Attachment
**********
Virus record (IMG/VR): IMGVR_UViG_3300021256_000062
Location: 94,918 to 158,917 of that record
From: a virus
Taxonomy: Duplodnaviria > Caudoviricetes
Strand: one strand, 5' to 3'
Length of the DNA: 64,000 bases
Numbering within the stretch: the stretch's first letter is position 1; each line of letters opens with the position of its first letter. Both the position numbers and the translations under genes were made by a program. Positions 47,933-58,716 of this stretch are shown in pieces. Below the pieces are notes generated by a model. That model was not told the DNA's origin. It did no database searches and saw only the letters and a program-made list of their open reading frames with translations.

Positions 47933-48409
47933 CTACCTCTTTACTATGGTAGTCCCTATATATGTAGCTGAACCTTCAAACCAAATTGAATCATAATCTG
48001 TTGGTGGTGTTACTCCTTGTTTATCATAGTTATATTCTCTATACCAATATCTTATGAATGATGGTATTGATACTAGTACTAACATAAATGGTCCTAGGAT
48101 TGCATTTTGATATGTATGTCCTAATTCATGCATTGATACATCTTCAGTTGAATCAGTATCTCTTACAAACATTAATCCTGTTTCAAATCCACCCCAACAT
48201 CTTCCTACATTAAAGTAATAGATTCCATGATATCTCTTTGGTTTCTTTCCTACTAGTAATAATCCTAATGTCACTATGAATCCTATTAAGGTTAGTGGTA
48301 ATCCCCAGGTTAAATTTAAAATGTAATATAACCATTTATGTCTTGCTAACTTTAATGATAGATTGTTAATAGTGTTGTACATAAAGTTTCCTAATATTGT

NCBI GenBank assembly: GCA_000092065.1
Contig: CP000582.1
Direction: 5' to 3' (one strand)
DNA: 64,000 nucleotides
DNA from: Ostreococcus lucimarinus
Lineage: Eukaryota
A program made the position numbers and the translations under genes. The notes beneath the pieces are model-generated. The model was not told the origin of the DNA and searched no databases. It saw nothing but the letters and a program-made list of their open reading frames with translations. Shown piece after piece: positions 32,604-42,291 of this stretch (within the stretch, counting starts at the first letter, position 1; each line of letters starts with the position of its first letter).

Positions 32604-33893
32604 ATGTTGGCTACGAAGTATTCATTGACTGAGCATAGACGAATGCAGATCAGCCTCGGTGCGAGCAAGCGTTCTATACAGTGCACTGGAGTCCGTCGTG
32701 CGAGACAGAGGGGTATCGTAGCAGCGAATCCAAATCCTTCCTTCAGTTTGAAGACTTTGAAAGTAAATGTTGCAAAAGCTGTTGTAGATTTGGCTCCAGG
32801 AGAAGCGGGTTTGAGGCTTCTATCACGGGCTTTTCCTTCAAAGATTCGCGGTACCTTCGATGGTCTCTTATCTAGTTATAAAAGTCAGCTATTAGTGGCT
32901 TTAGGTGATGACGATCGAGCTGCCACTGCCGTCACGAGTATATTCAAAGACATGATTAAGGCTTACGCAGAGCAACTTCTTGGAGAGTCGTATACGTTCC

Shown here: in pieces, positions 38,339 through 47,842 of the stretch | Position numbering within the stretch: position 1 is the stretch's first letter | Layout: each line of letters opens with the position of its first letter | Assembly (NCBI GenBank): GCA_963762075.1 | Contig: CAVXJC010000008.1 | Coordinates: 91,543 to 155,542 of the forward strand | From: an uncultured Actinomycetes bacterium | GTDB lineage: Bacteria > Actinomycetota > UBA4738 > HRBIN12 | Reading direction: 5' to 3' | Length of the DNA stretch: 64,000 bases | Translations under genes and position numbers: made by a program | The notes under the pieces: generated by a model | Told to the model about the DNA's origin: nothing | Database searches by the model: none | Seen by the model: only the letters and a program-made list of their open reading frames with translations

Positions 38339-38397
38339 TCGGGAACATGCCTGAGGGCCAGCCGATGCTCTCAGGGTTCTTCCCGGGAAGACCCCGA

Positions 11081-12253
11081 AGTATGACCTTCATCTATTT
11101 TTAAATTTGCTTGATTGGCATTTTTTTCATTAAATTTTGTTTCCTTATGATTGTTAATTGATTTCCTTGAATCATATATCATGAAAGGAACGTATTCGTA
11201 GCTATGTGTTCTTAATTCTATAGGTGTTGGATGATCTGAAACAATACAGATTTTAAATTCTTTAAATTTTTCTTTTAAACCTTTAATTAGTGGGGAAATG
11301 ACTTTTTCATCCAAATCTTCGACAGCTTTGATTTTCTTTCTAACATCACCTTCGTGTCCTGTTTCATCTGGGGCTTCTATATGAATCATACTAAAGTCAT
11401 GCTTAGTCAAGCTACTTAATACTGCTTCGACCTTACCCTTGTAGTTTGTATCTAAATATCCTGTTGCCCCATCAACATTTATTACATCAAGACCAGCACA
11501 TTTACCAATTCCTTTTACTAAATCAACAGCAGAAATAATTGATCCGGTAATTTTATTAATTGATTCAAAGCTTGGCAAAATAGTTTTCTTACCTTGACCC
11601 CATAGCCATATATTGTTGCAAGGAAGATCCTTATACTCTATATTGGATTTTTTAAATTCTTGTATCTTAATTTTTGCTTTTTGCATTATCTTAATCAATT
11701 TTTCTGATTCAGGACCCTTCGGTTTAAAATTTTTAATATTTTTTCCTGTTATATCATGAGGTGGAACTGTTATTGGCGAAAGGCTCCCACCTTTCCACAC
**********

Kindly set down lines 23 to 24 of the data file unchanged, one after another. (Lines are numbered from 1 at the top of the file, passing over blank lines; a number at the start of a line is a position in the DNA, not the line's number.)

32701 CGAGACAGAGGGGTATCGTAGCAGCGAATCCAAATCCTTCCTTCAGTTTGAAGACTTTGAAAGTAAATGTTGCAAAAGCTGTTGTAGATTTGGCTCCAGG
32801 AGAAGCGGGTTTGAGGCTTCTATCACGGGCTTTTCCTTCAAAGATTCGCGGTACCTTCGATGGTCTCTTATCTAGTTATAAAAGTCAGCTATTAGTGGCT